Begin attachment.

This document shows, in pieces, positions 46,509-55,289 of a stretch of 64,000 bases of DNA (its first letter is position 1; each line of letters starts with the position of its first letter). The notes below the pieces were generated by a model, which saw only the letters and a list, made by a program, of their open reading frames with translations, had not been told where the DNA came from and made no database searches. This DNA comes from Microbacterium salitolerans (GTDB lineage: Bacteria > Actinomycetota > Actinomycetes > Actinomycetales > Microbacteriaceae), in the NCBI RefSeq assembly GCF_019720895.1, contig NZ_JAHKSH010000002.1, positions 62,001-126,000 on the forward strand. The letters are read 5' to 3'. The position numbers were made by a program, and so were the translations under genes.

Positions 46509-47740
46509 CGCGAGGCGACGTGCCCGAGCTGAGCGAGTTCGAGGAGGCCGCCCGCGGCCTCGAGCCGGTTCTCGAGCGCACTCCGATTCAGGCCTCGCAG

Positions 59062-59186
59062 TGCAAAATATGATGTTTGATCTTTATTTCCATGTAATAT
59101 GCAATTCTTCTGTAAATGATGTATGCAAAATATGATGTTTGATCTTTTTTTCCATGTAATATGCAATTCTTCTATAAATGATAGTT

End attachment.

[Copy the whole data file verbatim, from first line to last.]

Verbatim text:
This document shows, in pieces, positions 46,509-55,289 of a stretch of 64,000 bases of DNA (its first letter is position 1; each line of letters starts with the position of its first letter). The notes below the pieces were generated by a model, which saw only the letters and a list, made by a program, of their open reading frames with translations, had not been told where the DNA came from and made no database searches. This DNA comes from Microbacterium salitolerans (GTDB lineage: Bacteria > Actinomycetota > Actinomycetes > Actinomycetales > Microbacteriaceae), in the NCBI RefSeq assembly GCF_019720895.1, contig NZ_JAHKSH010000002.1, positions 62,001-126,000 on the forward strand. The letters are read 5' to 3'. The position numbers were made by a program, and so were the translations under genes.

Positions 46509-47740
46509 CGCGAGGCGACGTGCCCGAGCTGAGCGAGTTCGAGGAGGCCGCCCGCGGCCTCGAGCCGGTTCTCGAGCGCACTCCGATTCAGGCCTCGCAG

Positions 59062-59186
59062 TGCAAAATATGATGTTTGATCTTTATTTCCATGTAATAT
59101 GCAATTCTTCTGTAAATGATGTATGCAAAATATGATGTTTGATCTTTTTTTCCATGTAATATGCAATTCTTCTATAAATGATAGTT